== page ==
- 31 for intermediate and upper-grade students. 88.9% of 4th-8th-grade homerooms are already at or below this level.
The average elementary class size at CPS was 25.2 in 2018-2019. The collective bargaining agreement currently includes a process to address overcrowded classrooms. Under the agreement with CTU, a class size monitoring panel with CTU members works with schools to resolve issues around class size. Today, kindergarten through second-grade classrooms with 32 or more students are assigned an additional teacher assistant or instructor assistant. The current contract funds $6 million per year for these extra positions, and an additional $1 million for other means to reduce class sizes.
Under our new offer, CPS would expand this successful program to third-grade classrooms. Under our offer, 200 teacher assistants would be staffed to overcrowded classrooms at a total cost of approximately $10 million per year. Further, consistent with state law, our new offer promises to maintain all preschool classrooms at a 10:1 child-to-teacher ratio at all times.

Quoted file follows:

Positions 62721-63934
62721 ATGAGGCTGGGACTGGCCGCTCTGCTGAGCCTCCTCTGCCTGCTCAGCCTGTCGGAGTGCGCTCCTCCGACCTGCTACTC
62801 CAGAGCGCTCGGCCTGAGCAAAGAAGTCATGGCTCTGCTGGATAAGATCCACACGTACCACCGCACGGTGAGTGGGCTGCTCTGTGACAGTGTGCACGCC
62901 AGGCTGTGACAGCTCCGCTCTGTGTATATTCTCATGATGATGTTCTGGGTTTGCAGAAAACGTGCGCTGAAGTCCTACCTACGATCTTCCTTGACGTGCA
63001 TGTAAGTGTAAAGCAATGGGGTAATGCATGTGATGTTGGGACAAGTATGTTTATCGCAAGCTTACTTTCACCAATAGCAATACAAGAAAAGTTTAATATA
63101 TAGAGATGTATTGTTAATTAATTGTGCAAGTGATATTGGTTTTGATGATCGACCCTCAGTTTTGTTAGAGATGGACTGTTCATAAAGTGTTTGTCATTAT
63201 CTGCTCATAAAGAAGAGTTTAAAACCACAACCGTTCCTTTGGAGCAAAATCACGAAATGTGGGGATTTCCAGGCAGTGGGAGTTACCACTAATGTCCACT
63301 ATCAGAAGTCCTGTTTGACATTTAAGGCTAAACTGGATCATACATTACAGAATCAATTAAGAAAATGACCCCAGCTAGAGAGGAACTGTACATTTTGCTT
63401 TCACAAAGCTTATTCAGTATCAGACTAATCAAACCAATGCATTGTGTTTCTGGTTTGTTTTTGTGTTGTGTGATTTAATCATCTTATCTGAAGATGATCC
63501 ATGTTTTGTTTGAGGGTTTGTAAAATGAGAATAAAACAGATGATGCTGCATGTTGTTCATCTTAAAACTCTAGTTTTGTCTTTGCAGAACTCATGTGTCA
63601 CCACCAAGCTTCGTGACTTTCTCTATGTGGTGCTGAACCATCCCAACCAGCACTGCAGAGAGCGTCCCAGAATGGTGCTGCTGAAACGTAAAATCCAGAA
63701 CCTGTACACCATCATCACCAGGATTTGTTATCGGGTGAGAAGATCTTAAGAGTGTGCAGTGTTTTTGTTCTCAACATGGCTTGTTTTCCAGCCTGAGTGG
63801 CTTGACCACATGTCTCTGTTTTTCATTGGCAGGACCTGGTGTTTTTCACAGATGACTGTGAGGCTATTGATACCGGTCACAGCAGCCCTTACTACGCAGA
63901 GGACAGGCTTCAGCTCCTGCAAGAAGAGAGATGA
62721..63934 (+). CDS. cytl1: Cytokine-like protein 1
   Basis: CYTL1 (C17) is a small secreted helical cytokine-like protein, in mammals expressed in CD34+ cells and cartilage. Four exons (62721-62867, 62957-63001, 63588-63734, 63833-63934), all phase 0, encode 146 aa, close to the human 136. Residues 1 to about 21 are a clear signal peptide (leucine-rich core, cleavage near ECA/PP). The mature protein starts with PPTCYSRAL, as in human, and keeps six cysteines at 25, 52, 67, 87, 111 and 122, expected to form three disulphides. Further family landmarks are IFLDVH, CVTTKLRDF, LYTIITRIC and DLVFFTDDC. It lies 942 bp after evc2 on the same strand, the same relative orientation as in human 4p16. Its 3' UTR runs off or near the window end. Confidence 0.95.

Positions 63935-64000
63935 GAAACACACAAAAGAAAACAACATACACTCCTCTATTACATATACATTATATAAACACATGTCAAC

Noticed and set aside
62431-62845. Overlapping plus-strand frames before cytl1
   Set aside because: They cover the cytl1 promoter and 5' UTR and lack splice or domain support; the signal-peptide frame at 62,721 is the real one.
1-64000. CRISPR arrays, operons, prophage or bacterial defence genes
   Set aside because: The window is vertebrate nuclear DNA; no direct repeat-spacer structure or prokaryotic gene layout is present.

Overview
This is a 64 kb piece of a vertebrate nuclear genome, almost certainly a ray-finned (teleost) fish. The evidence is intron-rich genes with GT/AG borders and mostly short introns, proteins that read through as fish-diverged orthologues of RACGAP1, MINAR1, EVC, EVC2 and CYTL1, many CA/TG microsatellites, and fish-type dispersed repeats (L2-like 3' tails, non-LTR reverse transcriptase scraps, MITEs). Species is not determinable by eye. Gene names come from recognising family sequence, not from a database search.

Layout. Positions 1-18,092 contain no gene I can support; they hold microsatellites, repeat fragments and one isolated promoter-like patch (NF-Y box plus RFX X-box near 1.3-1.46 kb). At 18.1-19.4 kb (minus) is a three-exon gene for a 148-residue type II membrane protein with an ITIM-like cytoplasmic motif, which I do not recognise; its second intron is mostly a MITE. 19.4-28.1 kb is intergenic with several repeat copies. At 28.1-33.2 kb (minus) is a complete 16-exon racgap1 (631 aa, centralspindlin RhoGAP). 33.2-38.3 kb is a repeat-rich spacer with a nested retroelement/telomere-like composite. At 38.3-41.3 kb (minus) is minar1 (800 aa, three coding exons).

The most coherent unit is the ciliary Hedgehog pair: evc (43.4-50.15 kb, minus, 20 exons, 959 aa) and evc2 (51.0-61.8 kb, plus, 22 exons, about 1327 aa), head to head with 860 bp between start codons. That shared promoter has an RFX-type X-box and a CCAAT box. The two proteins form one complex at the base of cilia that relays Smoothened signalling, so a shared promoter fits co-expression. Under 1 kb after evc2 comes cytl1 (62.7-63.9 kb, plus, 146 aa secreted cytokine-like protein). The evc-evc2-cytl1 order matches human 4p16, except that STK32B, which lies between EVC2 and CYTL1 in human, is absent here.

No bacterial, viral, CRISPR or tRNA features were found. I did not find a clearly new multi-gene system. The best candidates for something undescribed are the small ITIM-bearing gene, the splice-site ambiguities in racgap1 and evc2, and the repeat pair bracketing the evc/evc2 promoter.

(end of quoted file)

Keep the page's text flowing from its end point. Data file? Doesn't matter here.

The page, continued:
For the first time, the CTU contract will include language that affirms our comprehensive policy around sanctuary schools and sanctuary employer protections for immigrant and refugee teachers, students and their families. As a city, we believe protecting immigrant and refugee communities is a moral imperative and we are proud to be the first school district in the country to issue sanctuary schools guidance, and prohibits ICE agents on school grounds without a criminal warrant.
We know how important preparation periods are for teachers to plan, grade, and accomplish a myriad of other tasks. CPS proposed increasing principal-directed time to provide additional principal-directed opportunities for staff development, teacher collaboration, department meetings, grade level team meetings, and other professional preparation activities including teacher leadership opportunities. Research shows that students succeed when teachers collaborate, and our proposal seeks to foster greater collaboration to ultimately benefit students.